Researchers at Cisco Systems’ Talos Group have identified a new variety of malware that, if detected, attempts to take its host computer with it. Known as Rombertik, it is unique in terms of the lengths it will go to avoid both detection and removal, but it utterly mundane in terms of its designed function.

Malware Overview

Rombertik falls under the spyware classification of malware, designed to steal user data—specifically website logins and passwords—off machines it has infected. Rombertik isn’t picky about what kind of data it tries to grab, instead capturing anything it can via hooks in Internet Explorer, Firefox, and Google Chrome.

Anything transmitted or typed in plaintext is vulnerable to capture on an infected system, and the capture occurs before any communication actually happens. As a result, secure transmission methods such as HTTPS do not protect against data theft. The information is then transmitted to a C2 server offsite, where it is presumably read by the malware author.

What Makes It Unique?

Rombertik’s purpose is entirely common. What makes it special is the wide range of tactics it uses to make sure it goes undetected. Reported anti-detection measures include:

  • Massive amounts of images and dummy code used to inflate the size of the malware from 28KB to 1264KB
    • Researchers must check all of these items to make sure they actually don’t affect the operation of the malware.
  • Random writes of 1 byte of data to memory 960 million times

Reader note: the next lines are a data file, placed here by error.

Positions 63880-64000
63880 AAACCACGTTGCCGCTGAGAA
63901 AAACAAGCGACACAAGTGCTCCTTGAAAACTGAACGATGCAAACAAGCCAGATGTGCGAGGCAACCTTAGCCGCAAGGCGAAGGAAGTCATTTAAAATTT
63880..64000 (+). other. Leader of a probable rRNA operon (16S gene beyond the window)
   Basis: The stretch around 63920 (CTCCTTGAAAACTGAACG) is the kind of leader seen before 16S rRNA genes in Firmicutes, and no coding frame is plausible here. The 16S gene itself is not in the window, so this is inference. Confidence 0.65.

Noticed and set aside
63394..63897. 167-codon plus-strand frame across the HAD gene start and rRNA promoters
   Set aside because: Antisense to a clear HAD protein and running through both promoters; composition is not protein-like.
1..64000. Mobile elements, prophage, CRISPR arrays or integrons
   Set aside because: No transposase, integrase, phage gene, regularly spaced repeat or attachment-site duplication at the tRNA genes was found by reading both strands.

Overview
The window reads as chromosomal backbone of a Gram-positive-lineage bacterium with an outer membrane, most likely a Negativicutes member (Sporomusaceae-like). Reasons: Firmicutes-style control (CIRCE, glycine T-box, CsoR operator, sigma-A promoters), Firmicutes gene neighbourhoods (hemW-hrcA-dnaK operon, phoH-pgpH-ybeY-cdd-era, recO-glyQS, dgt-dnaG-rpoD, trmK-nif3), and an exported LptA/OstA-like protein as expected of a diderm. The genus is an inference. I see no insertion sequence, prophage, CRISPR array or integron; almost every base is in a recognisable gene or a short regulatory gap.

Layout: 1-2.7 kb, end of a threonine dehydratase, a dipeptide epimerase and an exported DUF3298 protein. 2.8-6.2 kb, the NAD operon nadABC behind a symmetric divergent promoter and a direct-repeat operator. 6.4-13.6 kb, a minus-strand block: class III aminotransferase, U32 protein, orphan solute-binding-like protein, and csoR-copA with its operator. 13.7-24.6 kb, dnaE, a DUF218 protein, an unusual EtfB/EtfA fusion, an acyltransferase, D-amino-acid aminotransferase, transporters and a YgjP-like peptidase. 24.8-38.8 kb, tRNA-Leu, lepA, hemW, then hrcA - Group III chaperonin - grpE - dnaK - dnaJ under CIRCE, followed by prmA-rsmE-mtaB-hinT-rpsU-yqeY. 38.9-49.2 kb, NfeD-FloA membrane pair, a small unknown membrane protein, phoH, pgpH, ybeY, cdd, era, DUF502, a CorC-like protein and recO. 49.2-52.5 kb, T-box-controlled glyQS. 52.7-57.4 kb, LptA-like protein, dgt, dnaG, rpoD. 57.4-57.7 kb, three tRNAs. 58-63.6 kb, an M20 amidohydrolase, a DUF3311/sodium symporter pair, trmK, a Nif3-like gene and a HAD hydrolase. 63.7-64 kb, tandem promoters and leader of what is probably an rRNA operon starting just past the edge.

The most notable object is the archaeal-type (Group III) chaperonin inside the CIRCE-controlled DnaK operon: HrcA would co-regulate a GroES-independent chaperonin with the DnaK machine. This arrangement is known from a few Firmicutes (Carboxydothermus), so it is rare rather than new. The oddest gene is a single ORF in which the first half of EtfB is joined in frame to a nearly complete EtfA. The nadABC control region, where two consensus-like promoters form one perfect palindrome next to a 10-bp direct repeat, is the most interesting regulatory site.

• Tracing tools rapidly fill logs as they try to keep up with this I/O load.
    • Sandbox tools do not trigger because the malware is not lying idle or being actively malicious.
  • Calling specific Windows API features with deliberately incorrect switches to make sure it is not being analyzed
    • This includes 335,000 calls of a specific debug function meant to overload the mechanism in question.
  • Hash compilation

This last measure is functionally a dead-man’s switch. If the software’s hash-check algorithms detect that it has been modified, the malware activates its fail-safes, which occur in several steps.

First, the software attempts to overwrite the system’s Master Boot Record (MBR). If the MBR is not accessible due to permissions or other preventative measures, the malware attempts to encrypt the user’s home folder (e.g. C:\Users\<user> or C:\Documents and Settings\<user>) with a randomly generated RC4 key.

In either event, a reboot is forced after the actions are performed. An overwrite of the user’s home folder operates similarly to our old friends CryptoLocker, CryptoWall, and their compatriots. If the software can reach the MBR, however, it will entirely destroy the system because it overwrites not only important boot information but also the hard drive partition table, making it difficult at best to recover any data. Returning the system to a functional state requires a full operating system rebuild at that point.

How Can I Protect Myself?

Standard threat mitigation practices should help. As always, make sure your anti-malware protection options are up-to-date and active on your network and on all your employees’ or clients’ workstations. Educate users on what possible threat emails look like and what to do if they suspect an infection has happened. Double- and triple-check your backups, and make sure they are occurring regularly. (Don’t forget to test those restores!) We’ll update this space with additional information should more come up, so stay tuned.

Photo Credit: Alexandre Dulaunoy via Flickr.com. Used under CC 2.0 license

Paul Hanley

Posted by Paul Hanley

Paul Hanley is a senior partner support engineer at Intronis MSP Solutions by Barracuda.

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